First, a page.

“Thanks for pointing this out. As you saw, we deleted it as soon as we heard about it. I’m afraid it say more about the relevance of Ts and Cs than the various papers’ attitude to linking.”

David Black, group director of digital publishing at Trinity Mirror, writes:

“Malcolm, Thanks for spotting this – it’s being fixed for Mirror.co.uk.”

Malcolm Coles has now followed up with another post – what other sites have these kinds of T&Cs banning links to their site? Full post at this link.

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Mumbai online: the attacks reported live (updating)

A look at where the news has unfolded. Please post additional links below. Journalism.co.uk will add in more links as they are spotted.

Washington-based blogger and social media expert, Gaurav Mishra talks to Journalism.co.uk in an interview published on the main page.

One of the few on-the-ground user-generated content examples, Vinu’s Flickr stream (screen grab above). Slide show below:

How it has been reported:

Photography:

  • Flickr users such as Vinu, have uploaded pictures from the scene (images: all rights reserved).
  • A Flickr search such as this one, brings up images from Mumbai, although many are reproduced from a few sources. People have also taken pictures of the television news coverage.
  • But before you re-publish your finds beware: an advanced search which filters pictures by copyright and only shows up images opened up under Creative Commons, limits the results.

Blogs:

Breaking news:

Social Media:

Microblogging:

Mapping:

Video:

  • The Google video seach is here. YouTube videos are mainly limited to broadcast footage, with one user even filming the TV reports, for those without access to live television coverage. YouTube videos seem to be all second-hand broadcasts from mainstream media.

Timelines:

  • Dipity timeline here:

Campaigns / Aid:

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Mirror.co.uk: Selina Scott sues for age discrimination

September 1st, 2008 | No Comments | Posted by in Editors' pick

The newsreader Selina Scott claims she was ditched by Channel 5 because she is too old, and is fighting for up to £1 million in compensation.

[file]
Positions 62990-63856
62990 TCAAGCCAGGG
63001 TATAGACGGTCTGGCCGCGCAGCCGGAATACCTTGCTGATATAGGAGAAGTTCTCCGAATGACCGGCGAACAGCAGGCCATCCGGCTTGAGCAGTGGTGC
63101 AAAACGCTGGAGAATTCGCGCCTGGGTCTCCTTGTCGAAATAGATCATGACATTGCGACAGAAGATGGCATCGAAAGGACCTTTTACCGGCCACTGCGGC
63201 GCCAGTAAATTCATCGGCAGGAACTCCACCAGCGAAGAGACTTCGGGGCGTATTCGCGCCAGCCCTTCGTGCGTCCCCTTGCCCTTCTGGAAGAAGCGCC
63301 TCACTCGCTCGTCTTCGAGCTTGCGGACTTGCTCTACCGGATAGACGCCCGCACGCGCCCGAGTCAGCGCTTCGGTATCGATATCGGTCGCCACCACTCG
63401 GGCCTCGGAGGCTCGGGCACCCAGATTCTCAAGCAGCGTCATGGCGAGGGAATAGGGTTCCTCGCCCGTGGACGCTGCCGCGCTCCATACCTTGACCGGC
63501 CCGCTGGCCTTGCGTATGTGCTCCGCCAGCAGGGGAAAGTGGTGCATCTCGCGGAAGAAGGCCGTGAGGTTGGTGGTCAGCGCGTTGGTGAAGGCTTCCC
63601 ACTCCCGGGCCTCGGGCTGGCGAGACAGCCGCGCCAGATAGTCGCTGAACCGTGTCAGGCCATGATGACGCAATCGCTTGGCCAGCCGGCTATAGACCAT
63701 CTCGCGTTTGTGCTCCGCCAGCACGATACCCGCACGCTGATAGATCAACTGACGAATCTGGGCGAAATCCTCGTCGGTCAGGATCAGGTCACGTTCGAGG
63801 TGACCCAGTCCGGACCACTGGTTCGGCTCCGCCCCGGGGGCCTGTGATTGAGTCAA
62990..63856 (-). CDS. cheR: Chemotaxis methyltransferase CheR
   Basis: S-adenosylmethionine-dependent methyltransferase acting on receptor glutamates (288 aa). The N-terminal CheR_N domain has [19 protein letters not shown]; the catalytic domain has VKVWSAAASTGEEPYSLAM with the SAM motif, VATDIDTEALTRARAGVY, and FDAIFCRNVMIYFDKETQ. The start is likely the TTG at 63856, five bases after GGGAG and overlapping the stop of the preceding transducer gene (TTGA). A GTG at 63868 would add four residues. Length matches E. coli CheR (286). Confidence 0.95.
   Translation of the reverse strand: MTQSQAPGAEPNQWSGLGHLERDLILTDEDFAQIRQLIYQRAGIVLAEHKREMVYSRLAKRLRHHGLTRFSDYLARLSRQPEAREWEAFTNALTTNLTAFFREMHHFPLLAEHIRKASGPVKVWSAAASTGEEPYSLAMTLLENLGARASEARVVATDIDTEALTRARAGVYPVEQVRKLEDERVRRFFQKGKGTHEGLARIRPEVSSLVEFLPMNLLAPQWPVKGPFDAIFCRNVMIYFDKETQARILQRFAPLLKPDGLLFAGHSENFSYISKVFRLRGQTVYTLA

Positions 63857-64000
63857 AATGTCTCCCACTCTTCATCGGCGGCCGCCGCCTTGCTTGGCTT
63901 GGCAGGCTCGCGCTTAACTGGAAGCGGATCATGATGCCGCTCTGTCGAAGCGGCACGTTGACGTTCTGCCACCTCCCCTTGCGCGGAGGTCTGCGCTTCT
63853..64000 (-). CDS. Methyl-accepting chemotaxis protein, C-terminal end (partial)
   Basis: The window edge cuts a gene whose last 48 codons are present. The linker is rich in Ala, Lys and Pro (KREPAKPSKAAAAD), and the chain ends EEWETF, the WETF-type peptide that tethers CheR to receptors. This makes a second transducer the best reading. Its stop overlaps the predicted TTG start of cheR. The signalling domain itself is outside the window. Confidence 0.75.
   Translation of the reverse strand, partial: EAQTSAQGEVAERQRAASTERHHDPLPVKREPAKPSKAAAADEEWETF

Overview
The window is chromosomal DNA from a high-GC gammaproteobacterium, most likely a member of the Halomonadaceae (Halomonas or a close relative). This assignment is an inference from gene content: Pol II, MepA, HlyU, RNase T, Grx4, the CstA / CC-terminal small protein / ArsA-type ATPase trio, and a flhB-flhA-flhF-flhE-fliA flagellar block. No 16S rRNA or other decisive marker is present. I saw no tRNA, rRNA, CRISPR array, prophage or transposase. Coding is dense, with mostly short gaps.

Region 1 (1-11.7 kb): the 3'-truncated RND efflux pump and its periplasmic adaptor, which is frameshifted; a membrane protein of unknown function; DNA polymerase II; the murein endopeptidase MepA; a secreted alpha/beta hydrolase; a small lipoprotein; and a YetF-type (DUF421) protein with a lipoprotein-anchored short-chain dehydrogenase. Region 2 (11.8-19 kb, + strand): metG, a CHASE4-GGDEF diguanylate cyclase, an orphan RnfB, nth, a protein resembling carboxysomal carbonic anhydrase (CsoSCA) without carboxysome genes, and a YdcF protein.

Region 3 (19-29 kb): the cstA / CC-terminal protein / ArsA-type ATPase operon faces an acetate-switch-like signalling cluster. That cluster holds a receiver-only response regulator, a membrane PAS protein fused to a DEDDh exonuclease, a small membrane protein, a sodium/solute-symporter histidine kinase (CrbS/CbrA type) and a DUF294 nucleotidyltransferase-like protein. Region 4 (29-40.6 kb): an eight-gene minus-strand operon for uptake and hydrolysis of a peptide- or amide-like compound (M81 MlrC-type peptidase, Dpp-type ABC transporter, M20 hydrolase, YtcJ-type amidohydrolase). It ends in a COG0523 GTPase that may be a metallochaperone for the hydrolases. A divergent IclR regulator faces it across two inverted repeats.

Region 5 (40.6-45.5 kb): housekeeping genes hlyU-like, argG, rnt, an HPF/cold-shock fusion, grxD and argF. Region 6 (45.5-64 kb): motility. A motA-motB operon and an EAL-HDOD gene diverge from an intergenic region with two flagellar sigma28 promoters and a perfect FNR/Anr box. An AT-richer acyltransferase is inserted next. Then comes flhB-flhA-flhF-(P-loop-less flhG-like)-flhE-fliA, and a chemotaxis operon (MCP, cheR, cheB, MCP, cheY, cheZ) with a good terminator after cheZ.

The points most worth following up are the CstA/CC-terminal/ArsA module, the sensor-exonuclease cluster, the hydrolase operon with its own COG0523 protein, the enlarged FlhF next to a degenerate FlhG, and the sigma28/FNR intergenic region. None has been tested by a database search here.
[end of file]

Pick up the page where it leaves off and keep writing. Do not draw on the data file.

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Mirror.co.uk joins competitors with homepage redesign

July 23rd, 2008 | 1 Comment | Posted by in Newspapers

Not wanting to be left out following a new look for The Sun’s homepage last Friday, a Telegraph.co.uk redesign and the last stage of the Guardian’s site revamp, Mirror.co.uk began its relaunch on Monday.

Starting with changes to the homepage, the rest of the site will follow suit and new features will be introduced in the coming weeks, an announcement on the site said.

On the homepage a most read/most emailed/highest rated articles box has been added and the left-hand navigation bar done away with. Links to Mirror.co.uk subscription services are neatly lined up across the top of the homepage.

Elsewhere the site’s video player has been upgraded (though the ‘see more videos’ tab opens up another window still), more picture galleries added and the blogs section overhauled with some new additions.

So how does this first stage of redevelopment compare with its competitor’s new looks?

It’s certainly colourful with the addition of multicoloured section headings and if you navigate better with images than this is for you – though personally I find the block of images that dominate the ‘above the fold’ area a tad too busy.

More embedded video, which seems to be happening across the article pages, is a plus, as is the vastly improved ‘below the fold’ on the homepage, which has been tidied up no end.

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Mirror.co.uk revamp to add localisation by using Trinity’s locals

January 10th, 2008 | No Comments | Posted by in Journalism, Online Journalism

Mirror Group Newspapers digital head Paul Hood wants to add a ‘personalised and localised’ service to the revamp and development of the news Mirror.co.uk site.

Hood revealed details of his digital strategy to NMA. The plan to catch up with rival tabloid newspapers, like the Mail and the Sun, who have shot away in the race of online popularity, is to use the national newspaper site as “a starting point for web usage”.